If you’re thinking of buying a camera, your choices are overwhelming. Having hundreds of models available means it’s critical to determine your needs and narrow your choices. I always encourage people to go to a well-stocked camera store and get cameras in your hands. How a camera feels and functions can be an important part of your satisfaction. Unfortunately, once in your hand, and in the presence of a salesperson, you may not know the right questions to ask. An intelligent dialogue with a salesperson can help you zero in on the best camera for you based on features and price.
Here are a few questions to help you out.
- What is the camera len’s maximum aperture? When choosing between similar cameras, I recommend the camera with the “faster” lens or largest aperture. Look for F2.8 as a good starting point. The smaller this number is, the greater amount of light the lens can capture for your image. F2.8 is faster/brighter than F4.0, for example. This simply means that all other things being equal, the camera with the maximum aperture will enable you to take photos in lower light, with faster shutter speeds and with lower ISO settings. In my opinion, cameras with larger maximum apertures can actually make you a more successful photographer.
- How wide is the wide-angle lens on this camera and how long is the telephoto zoom? If you take a lot of indoor photographs or group shots, having a good wide-angle lens lets you include more subject matter in your field of view. If this is important to you, make sure the camera has a suitable wide-angle lens. I prefer a good wide-angle over a long telephoto on a compact camera zoom but cameras today offer both. If possible, have the salesperson give you the wide-angle to zoom range in 35mm terms and look for something like a 28mm-200mm. This provides an excellent range for a variety of subjects.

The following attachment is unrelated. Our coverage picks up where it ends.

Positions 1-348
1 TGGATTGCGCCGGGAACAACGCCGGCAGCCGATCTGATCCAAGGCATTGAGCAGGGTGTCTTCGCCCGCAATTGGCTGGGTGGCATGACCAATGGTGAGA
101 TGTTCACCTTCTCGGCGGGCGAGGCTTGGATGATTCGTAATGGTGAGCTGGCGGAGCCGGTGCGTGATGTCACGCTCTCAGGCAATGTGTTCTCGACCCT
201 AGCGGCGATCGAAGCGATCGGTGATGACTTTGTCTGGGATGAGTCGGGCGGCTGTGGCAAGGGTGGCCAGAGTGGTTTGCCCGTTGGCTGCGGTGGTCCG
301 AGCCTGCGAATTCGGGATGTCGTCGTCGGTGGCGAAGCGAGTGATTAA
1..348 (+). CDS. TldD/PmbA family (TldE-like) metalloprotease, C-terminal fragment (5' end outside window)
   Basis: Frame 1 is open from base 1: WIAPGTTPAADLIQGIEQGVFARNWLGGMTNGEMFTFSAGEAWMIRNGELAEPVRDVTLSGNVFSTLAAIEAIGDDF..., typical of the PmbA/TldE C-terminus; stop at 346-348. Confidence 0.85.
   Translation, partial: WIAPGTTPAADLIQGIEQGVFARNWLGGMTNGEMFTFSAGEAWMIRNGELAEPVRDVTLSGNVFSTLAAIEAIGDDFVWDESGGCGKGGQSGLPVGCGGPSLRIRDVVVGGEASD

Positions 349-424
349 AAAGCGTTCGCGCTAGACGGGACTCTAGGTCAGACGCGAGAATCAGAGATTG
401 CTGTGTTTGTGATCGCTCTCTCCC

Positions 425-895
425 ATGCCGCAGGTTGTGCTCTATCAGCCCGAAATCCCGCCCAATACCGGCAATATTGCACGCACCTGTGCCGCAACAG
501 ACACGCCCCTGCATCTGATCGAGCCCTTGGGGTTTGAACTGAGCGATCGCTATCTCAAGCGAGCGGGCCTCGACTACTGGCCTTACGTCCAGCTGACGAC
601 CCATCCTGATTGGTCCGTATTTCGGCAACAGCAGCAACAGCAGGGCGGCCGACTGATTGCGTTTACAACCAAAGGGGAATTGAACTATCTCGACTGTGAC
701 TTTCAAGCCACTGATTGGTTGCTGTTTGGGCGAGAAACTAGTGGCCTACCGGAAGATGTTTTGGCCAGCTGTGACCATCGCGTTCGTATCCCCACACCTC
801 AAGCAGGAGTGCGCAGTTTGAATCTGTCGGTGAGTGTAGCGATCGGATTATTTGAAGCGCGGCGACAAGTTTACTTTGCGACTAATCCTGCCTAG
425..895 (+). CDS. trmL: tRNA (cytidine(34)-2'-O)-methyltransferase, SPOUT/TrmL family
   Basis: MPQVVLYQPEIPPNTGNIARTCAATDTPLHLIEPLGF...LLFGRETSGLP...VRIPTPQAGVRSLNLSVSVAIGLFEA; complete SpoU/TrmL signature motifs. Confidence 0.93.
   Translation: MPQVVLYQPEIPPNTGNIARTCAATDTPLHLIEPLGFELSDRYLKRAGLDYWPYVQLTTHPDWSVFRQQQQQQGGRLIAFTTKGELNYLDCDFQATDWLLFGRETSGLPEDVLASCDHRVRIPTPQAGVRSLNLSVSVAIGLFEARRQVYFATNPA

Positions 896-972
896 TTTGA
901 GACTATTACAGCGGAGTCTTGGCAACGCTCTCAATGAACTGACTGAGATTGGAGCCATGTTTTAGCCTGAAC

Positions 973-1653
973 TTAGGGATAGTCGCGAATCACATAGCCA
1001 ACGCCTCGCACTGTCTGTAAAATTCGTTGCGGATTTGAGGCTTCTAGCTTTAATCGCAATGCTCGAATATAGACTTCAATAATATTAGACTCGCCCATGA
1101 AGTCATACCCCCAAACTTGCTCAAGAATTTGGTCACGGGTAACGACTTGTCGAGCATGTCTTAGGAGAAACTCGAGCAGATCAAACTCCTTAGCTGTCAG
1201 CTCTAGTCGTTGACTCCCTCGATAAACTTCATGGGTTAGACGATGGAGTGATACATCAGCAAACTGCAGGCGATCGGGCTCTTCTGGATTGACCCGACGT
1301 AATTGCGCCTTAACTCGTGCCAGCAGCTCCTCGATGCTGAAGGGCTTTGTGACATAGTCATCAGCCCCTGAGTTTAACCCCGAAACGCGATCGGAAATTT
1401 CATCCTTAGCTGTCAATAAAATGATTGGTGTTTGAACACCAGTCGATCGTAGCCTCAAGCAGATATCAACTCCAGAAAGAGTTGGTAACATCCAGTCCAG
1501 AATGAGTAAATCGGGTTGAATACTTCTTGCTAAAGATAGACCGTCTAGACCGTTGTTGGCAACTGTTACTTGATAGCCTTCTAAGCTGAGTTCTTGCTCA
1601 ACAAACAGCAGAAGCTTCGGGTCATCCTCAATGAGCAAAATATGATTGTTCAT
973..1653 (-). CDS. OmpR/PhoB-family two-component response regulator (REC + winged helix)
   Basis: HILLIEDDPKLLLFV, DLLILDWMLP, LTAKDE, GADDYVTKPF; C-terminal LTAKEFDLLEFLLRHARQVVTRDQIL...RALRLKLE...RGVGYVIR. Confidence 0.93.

- What is the shutter lag like on this camera? A salesperson won’t necessarily be able to answer this. Test a few models in the store and note the speed at which the shutter fires as you press the button. You should be able to distiguish between models and determine which camera responds quicker to your finger.
In our area you can always get your hands on cameras at a few big box stores, but for some more knowlegable encounters, Wolfe’s Camera in Topeka is a good bet. My complaint about big box stores is that cameras on display are often inoperable because of dead batteries or no memory card. I recommend taking a memory card of your own and if the camera has no batteries inform the salesperson. Then hand him this list of questions.